We wondered whether removing the musician from the equation would help us better focus on the musicality of each scale. We decided to build an app that would play a random sample of 'music' based on a user-defined set of notes. The randomness sounds a bit odd at first, and using the computer to generate sound from sine waves has a distinctly robotic or mechanical feel, but we like how this tool can be used to systematically compare different muiscal scales. In the app's two tabbed windows, you can either explore one of many scales used by handpan builders, or you can specify your own set of notes.

For example, here are two random samples drawn from two scales we often build at Isthmus Instruments:

Which scale appeals to you more?

Does your preference remain the same when comparing to actual instruments? Why or why not?

 Certainly, this application cannot substitute the process of finding a builder you prefer based on timbre or quality of sound.  However, we do think it is a useful tool that may help you explore a set of notes quickly, and with reduced bias.  With random note generation, maybe it is possible to look deeper into the inherent ability of a set of notes to make patterns that sound like melody to human ears, regardless of the skill of the player.

Let us know what you think!

**Please use desktop versions of Google Chrome, the app won't work in other browsers or on mobile devices**

Want to try it yourself? Click here to travel to the app:



Thanks to Jean-Mattheiu and Julien Aho from the handpan.org forum for their contributions to the google scale spreadsheet used by this application.

We built this tool in the R environment for statistical computing using the 'Shiny' package:

R Core Team (2016). R: A language and environment for statistical computing. R Foundation for Statistical Computing, Vienna, Austria. URL https://www.R-project.org/.

Winston Chang, Joe Cheng, JJ Allaire, Yihui Xie and Jonathan McPherson (2016). shiny: Web Application Framework for R. R package version 0.13.2. https://CRAN.R-project.org/package=shiny

Virginia Robinson
Handpan Accessories - Microphones for Amplification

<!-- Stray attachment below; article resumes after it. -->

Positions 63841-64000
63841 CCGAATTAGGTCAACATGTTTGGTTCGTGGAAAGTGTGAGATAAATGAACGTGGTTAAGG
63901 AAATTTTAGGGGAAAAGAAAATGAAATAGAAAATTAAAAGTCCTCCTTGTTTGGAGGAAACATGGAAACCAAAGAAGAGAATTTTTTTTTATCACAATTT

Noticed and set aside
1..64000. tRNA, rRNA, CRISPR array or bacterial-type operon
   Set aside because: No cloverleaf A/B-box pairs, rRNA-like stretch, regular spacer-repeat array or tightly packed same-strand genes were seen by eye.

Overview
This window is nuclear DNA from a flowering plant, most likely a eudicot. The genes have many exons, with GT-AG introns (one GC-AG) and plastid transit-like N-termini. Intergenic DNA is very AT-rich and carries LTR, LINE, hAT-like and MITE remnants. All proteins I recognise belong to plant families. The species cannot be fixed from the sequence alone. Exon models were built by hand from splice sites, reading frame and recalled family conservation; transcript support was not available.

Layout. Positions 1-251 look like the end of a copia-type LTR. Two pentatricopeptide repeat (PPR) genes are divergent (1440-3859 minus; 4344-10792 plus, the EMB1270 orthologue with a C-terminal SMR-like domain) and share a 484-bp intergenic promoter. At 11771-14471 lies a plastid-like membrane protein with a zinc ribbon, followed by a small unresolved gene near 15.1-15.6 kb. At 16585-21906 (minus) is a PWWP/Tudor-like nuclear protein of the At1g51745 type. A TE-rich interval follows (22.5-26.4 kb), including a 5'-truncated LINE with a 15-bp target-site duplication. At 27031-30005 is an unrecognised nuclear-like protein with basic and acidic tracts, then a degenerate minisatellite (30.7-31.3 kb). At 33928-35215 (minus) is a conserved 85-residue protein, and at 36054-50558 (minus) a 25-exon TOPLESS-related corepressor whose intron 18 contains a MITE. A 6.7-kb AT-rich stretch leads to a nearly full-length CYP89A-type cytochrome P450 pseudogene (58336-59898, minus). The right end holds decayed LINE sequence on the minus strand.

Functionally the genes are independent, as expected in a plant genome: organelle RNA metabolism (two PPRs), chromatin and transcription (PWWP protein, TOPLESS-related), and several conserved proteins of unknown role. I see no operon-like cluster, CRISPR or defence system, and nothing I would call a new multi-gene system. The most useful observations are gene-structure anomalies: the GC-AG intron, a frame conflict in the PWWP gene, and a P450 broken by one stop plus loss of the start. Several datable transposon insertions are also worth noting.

Some snapshots of the Big Shot contact mic by K & K sound on Isthmus Handpans.

For live handpan amplification,  we would like to share a microphone setup we have used.  With one quarter-sized contact microphone, your whole handpan can be amplified.  When placed on the instrument bottom below the Gu (soundhole), the microphone picks up vibrations to output through the surface of the steel. Admittedly, the sound output from any amplifier will change the user and listener experience. This may or may not be your thing, but it can help the handpan music carry in loud areas. The one we have used is called The Big Shot, from K & K sound.  It is affordable and works well. 

Attach the jack near the Gu. Add support for the jack with duct or gorilla tape. It may not be pretty, but it works! Use the double sided light adhesive that came with the K&K microphone to stick the contact mic portion to the handpan. Experiment for the best placement. Add two pennies ontop of the mic portion to enhance the sound. Removing the contact mic and jack is tricky and best done with the help of a small sharp edge like a razor blade. (If you are worried about disrupting the surface of your instrument, this setup may not be right for you).  Use isopropyl alcohol or acetone to remove bits of remaining adhesive, and you are back to acoustics.

Thanks to Shlomo for these tips. Find him here:   shlomocalvo.com
Handpan Accessories - Stands